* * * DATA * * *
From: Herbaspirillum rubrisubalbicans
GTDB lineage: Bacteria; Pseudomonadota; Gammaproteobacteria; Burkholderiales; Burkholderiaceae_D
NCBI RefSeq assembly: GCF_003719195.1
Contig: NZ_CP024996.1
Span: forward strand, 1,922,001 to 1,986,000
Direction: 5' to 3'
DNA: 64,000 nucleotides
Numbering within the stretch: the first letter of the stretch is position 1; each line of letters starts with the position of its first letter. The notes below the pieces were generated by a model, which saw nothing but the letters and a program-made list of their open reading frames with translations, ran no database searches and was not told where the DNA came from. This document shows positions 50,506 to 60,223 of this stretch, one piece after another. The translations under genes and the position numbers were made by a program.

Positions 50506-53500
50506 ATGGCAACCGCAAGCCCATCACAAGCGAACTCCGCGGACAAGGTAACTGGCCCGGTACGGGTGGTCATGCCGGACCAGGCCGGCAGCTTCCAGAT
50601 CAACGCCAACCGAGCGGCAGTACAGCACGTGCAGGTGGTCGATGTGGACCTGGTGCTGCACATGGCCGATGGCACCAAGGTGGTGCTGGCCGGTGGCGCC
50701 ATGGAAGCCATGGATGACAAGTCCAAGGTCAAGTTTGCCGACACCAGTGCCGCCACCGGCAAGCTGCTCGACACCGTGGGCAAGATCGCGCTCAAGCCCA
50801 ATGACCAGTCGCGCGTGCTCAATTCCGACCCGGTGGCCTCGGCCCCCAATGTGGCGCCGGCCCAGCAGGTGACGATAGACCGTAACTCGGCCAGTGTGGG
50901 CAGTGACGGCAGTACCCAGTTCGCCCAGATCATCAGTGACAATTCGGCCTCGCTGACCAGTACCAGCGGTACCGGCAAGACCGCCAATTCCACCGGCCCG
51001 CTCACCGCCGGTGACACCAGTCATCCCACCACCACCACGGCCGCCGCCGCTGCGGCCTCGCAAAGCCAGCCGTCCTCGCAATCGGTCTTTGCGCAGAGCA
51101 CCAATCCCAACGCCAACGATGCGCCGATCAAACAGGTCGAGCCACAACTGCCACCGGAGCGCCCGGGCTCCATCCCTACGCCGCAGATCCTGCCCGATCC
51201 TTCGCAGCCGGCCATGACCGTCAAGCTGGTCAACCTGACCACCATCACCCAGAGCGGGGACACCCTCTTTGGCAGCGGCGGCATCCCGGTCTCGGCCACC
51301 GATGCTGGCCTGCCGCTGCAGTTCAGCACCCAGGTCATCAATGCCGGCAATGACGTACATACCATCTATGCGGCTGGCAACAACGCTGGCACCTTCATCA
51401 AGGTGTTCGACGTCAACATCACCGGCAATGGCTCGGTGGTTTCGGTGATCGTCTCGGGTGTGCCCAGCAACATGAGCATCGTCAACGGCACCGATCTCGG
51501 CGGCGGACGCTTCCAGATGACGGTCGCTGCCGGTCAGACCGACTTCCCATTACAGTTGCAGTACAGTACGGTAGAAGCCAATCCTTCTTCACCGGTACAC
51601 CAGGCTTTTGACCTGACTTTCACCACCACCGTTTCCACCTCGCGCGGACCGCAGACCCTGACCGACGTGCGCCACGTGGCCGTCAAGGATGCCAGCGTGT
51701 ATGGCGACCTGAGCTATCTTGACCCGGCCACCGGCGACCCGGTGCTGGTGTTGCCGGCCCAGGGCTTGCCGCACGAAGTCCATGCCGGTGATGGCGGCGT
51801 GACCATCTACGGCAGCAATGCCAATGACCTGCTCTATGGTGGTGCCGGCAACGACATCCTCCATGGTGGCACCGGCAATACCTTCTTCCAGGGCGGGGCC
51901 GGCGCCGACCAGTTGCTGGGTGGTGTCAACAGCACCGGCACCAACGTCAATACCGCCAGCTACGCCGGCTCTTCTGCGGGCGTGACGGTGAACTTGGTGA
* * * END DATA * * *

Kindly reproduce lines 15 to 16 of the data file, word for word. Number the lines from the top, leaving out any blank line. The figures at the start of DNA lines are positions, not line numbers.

51001 CTCACCGCCGGTGACACCAGTCATCCCACCACCACCACGGCCGCCGCCGCTGCGGCCTCGCAAAGCCAGCCGTCCTCGCAATCGGTCTTTGCGCAGAGCA
51101 CCAATCCCAACGCCAACGATGCGCCGATCAAACAGGTCGAGCCACAACTGCCACCGGAGCGCCCGGGCTCCATCCCTACGCCGCAGATCCTGCCCGATCC